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Janet, Pierre - Healing Irène and Justine’s terrifying hallucinations



Type of Spiritual Experience

Invisible input - healing

Number of hallucinations: 2


A description of the experience


Janet as Psychotherapist . Unlike other psychotherapists of his era, who were content merely to suppress symptoms by means of suggestion, Janet sought to understand their genesis.

The basis of his clinical approach was “psychological analysis,” which consisted fundamentally in the identification of the root causes of the condition and, usually, in the “dissociation of fixed ideas” by using suggestion to suppress them.

Alternatively, should suggestion fail, other ideas might be substituted: for example, as he recounts in “Histoire d’une idée fixe” (1898), Janet gradually was able to change his patient Justine’s terrifying hallucinations of dead cholera victims into amusing visions, so that over the course of her treatment hysterical crises were replaced by fits of laughter.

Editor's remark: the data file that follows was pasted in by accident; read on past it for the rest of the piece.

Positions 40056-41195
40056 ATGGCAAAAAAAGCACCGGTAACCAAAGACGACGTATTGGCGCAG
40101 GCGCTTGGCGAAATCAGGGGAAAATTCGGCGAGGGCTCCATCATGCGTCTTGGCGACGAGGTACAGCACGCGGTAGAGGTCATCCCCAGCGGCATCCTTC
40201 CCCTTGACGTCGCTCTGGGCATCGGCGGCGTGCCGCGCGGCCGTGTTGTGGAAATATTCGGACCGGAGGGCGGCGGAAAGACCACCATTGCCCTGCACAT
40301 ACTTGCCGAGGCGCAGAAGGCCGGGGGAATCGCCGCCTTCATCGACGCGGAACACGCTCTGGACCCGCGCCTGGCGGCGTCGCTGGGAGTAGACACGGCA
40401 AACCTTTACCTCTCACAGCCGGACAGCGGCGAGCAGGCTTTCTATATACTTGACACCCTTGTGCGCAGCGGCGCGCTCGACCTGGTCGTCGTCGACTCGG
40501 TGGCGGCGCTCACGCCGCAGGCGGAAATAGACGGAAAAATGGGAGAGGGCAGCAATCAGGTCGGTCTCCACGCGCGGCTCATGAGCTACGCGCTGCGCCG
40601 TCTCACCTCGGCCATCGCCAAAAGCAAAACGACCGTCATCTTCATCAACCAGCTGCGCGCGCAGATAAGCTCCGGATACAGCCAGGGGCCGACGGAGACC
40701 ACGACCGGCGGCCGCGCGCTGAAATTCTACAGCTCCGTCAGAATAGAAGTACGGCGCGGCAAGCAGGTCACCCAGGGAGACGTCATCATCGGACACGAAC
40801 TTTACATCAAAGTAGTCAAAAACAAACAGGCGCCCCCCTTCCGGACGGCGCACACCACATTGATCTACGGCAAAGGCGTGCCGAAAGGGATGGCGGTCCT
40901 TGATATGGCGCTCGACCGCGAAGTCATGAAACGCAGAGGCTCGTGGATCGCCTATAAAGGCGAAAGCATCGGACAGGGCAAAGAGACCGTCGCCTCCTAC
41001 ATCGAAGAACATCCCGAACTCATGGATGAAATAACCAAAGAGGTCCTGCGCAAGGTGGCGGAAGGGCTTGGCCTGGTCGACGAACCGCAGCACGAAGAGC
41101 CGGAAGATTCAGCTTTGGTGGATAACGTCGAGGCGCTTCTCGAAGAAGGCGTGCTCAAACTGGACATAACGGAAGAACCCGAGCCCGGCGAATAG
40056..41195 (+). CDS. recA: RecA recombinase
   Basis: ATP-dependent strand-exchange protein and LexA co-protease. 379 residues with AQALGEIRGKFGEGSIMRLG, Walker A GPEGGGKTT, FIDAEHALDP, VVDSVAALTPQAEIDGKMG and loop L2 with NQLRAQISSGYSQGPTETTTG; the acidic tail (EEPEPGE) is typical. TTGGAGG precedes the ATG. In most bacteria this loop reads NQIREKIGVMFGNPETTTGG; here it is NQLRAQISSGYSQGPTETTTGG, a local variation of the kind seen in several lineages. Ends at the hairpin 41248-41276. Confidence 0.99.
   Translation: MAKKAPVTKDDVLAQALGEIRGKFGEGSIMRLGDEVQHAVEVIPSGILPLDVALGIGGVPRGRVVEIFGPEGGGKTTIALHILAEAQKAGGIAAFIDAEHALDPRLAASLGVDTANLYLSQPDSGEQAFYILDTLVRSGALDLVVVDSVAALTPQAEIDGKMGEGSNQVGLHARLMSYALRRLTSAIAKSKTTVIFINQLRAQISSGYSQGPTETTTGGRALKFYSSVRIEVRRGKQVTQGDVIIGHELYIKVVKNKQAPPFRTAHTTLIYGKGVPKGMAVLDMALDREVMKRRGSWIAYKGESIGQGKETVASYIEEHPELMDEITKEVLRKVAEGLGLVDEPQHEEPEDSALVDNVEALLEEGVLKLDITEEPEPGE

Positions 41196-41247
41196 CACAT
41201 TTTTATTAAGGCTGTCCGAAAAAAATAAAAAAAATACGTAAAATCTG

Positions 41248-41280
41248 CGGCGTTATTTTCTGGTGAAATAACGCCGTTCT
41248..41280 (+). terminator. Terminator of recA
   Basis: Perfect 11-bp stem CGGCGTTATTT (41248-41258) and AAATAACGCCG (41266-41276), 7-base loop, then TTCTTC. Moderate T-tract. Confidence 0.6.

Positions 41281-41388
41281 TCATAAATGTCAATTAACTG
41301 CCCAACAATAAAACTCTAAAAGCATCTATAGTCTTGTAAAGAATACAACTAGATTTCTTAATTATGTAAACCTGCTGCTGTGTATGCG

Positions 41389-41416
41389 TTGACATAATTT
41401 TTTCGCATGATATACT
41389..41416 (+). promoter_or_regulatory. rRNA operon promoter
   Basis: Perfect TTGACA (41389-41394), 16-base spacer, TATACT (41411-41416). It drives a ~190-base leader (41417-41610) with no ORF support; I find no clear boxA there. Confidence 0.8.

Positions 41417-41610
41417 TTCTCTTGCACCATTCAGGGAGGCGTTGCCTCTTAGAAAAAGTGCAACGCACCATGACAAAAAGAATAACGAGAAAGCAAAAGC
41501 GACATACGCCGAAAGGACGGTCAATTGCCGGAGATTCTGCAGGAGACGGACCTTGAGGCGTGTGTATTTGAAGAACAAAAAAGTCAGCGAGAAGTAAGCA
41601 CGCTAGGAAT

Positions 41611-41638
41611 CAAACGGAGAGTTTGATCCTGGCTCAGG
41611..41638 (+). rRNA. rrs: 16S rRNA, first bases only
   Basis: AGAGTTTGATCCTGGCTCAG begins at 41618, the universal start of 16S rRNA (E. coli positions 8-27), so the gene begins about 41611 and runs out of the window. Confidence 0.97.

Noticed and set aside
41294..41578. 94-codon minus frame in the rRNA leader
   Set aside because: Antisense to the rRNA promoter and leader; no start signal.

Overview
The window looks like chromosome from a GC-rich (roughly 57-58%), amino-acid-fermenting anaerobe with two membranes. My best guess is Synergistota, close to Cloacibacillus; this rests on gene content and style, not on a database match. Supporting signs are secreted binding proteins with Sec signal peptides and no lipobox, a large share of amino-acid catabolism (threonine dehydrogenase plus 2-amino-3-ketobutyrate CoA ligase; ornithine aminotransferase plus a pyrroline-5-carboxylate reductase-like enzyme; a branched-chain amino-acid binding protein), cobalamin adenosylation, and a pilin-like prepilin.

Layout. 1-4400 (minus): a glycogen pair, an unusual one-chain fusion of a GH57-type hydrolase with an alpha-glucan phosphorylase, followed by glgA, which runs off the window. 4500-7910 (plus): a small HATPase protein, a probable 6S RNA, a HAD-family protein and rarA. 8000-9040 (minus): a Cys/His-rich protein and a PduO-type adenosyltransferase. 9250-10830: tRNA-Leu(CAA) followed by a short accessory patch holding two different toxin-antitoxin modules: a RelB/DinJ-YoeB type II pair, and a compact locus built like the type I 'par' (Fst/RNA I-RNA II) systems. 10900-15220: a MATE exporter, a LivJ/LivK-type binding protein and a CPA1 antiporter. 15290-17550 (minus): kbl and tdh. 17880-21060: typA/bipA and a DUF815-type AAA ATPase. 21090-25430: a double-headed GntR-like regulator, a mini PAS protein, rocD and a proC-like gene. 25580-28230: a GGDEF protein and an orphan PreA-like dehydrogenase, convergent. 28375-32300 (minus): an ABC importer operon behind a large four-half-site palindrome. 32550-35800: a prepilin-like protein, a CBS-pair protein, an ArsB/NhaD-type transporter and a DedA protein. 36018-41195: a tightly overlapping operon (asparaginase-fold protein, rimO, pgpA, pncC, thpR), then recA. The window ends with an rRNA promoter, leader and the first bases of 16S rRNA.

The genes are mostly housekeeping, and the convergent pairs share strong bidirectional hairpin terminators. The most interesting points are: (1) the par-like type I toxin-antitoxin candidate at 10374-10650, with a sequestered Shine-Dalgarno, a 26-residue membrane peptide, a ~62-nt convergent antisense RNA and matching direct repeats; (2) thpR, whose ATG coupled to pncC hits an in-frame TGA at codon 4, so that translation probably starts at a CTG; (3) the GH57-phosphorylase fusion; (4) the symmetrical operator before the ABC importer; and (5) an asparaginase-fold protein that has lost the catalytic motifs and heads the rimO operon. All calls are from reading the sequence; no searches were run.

Janet also—though much more rarely— succeeded, like Freud and Breuer, in effecting a cure through the retrieval of traumatic memories. This was true in the case of Irène, who had forgotten things about her mother’s agony and death and was reliving them in a hallucinatory way; since she refused to be hypnotized, Janet stimulated her memory until her amnesia was dispelled and she was able to recall her memories at will (Janet, 1904).

The source of the experience

Janet, Pierre

Concepts, symbols and science items


Science Items

Activities and commonsteps



Psychological trauma